Washington, D.C. – New data released by Consumer Federation of America (CFA) show that good drivers in Washington State face auto insurance penalties of 35% if they have Fair credit histories rather than Excellent credit, and those with Poor credit pay 79% more on average. Citing premium data from Quadrant Information Services, LLC, CFA highlighted the premium hikes imposed by 10 of Washington’s largest insurers throughout the state.
Testing only premiums for good drivers purchasing the minimum state-mandated coverage (as further described in the Base Profile at the end of this release) CFA found:
- Statewide, safe drivers with Poor credit pay 79%, or $370, more on average than a driver with Excellent credit, all else being equal;
- Premiums increase by 35% ($165) on average statewide for a good driver with Fair credit rather than Excellent credit;
- State Farm charges the highest credit score penalty of 69% for drivers with Fair credit and 185% for drivers with perfect records but Poor credit; PEMCO charges the next highest credit history penalty – 68% for Fair credit drivers and 183% for Poor credit;
- Even the smallest credit score penalty, imposed by American Family, forces safe drivers with Fair Credit to pay 17% higher premiums and those with Poor credit to pay 36% more; and
- In Seattle, the average annual premium rises by $508 for a safe driver with Poor credit, and by more than $700 for customers of either Allstate or State Farm.
The data make it clear that drivers with anything less than excellent credit face penalties in Washington State and they have to pay substantially more for mandatory auto insurance than if they had better credit scores, even when they have perfect driving records. The legislature is considering SB 5010, which would ban the use of credit scores in determining rates for personal lines of insurance, such as auto and homeowners coverage. The bill is sponsored by Senator Das, supported by Insurance Commissioner Kreidler, and included in Governor Inslee’s equity policy package. Passing this law will make auto insurance more affordable for safe drivers with fair or poor credit. In particular, it will address the unfair impact of the use of credit history on Black, Brown, and Indigenous Americans who have disproportionately lower credit scores.
“Since state law requires that every driver buy insurance, the insurance companies should have to price policies fairly and give every good driver the best price, regardless of their credit history,” said Doug Heller, CFA’s Insurance Expert. “By punishing drivers with clean driving record but less than perfect credit, the insurance companies make coverage more expensive for those least able to afford it. Because systemic biases have made credit less available to people of color, this insurance industry practice perpetuates structural racism.”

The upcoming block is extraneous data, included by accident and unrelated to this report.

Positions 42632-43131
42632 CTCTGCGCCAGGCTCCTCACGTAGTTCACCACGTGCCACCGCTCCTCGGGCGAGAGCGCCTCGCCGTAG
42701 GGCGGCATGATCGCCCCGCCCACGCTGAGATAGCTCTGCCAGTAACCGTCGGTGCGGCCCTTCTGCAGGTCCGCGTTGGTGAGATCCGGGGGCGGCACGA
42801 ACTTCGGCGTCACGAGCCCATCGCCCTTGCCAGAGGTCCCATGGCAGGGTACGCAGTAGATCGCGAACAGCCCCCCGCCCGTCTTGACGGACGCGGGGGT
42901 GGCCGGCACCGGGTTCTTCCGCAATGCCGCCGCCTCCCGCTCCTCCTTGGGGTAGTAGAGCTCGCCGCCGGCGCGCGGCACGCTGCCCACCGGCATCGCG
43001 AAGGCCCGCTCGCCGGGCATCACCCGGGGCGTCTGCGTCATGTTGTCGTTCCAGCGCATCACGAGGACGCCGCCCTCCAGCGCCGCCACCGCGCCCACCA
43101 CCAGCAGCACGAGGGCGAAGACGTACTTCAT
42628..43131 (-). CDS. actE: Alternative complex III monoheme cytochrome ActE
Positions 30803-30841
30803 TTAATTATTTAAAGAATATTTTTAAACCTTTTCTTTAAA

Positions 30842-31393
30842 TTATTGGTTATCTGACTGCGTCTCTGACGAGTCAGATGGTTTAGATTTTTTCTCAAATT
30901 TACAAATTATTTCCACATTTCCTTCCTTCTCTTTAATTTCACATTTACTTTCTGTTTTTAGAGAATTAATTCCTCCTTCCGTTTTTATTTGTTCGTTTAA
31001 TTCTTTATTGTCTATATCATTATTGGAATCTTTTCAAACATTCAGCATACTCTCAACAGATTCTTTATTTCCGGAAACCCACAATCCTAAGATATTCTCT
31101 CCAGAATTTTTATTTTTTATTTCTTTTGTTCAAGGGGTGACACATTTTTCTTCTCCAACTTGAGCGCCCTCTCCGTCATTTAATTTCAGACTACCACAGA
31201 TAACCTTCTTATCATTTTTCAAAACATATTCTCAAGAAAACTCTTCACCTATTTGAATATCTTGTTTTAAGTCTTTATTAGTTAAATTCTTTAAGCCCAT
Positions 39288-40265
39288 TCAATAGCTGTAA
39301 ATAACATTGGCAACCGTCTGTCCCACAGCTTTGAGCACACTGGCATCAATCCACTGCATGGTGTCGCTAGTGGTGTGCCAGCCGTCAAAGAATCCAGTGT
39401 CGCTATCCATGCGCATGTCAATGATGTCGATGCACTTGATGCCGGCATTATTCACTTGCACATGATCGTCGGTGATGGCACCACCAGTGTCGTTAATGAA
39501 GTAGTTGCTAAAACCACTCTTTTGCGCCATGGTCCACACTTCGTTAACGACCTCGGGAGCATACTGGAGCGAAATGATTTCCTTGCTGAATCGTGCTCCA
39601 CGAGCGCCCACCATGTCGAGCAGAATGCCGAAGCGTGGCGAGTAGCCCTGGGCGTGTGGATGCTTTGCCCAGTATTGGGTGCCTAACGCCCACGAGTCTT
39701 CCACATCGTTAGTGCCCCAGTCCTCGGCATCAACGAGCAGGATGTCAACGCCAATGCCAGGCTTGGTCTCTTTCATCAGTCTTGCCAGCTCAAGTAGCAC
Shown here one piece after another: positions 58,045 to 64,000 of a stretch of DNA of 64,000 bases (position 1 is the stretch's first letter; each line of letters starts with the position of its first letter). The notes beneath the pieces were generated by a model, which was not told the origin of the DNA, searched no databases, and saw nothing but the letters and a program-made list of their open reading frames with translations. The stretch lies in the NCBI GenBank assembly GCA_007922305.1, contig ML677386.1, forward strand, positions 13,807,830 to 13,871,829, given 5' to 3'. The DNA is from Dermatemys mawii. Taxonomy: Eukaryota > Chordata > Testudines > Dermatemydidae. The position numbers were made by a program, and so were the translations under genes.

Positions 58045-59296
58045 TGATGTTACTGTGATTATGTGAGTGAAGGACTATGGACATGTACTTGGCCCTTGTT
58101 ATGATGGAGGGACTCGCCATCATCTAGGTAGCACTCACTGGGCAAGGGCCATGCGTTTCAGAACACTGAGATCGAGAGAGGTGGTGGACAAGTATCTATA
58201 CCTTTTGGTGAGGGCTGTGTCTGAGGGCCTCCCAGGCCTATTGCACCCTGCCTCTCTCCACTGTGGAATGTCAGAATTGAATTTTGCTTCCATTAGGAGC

The Washington premium data reviewed by CFA include premium quotes for minimum limits auto insurance coverage from the state’s 10 largest insurers in every ZIP code. For each company, CFA reviewed the premium charged to 35-year-old drivers with different credit scores. Every premium in the database CFA used for the analysis is for a driver who has no accidents and no tickets in their driving history and who drives a 2011 Honda Civic 12,000 miles per year. Though the degree of the premium hike varied by company, every insurer analyzed increased premiums to good drivers with either Fair or Poor credit scores (often called “credit-based insurance scores”) compared to the same driver if they had Excellent credit.
The chart below shows the premiums quoted to a female driver living in the Rainier Valley neighborhood of Seattle (98118) by all 10 companies according to her credit score. While the cheapest basic limits policy for the driver with an Excellent credit history (excluding USAA, which requires policyholders to have a military affiliation) is $372 from PEMCO, the best rate a driver with poor credit can find in 98118 is the $996 premium offered by Geico. That’s $624 more for drivers with perfect records even after shopping nine different companies.
Figure 2 below shows the credit based premium differences in several communities around the state, illustrating that the credit penalty is imposed on safe drivers no matter where they live. In fact, in the 616 ZIP Codes tested in Washington, Excellent credit drivers’ premiums average less than $500 per year for basic coverage in 426 ZIPs. Fair credit drivers only saw average premiums below $500 in 43 ZIP codes, and there are no ZIP codes in the state where premiums average less than $500 for good drivers with poor credit. Even in the Okanogan County ZIP Code 98814, which has the least expensive auto insurance in the state, premiums for safe drivers with Poor credit average $625. This is actually higher than what companies charge Seattle drivers with Excellent credit, which averages $623 across the city.
Figure 3 shows the different penalties applied by each of the 10 companies reviewed by CFA. State Farm and PEMCO impose the most significant surcharge on lower credit drivers, while American Family and GEICO Advantage charge the lowest (but still large) penalties.
“No matter where you live and how much you shop around, if your credit score is not great, you will be penalized when you buy insurance,” said CFA Insurance Advocate Michael DeLong. “This can and should be fixed by the legislature.”
Data for this report were acquired by Consumer Federation of America from Quadrant Information Services, LLC. The data are representative of publicly sourced data using the variables and base profile defined below and individual rates may differ.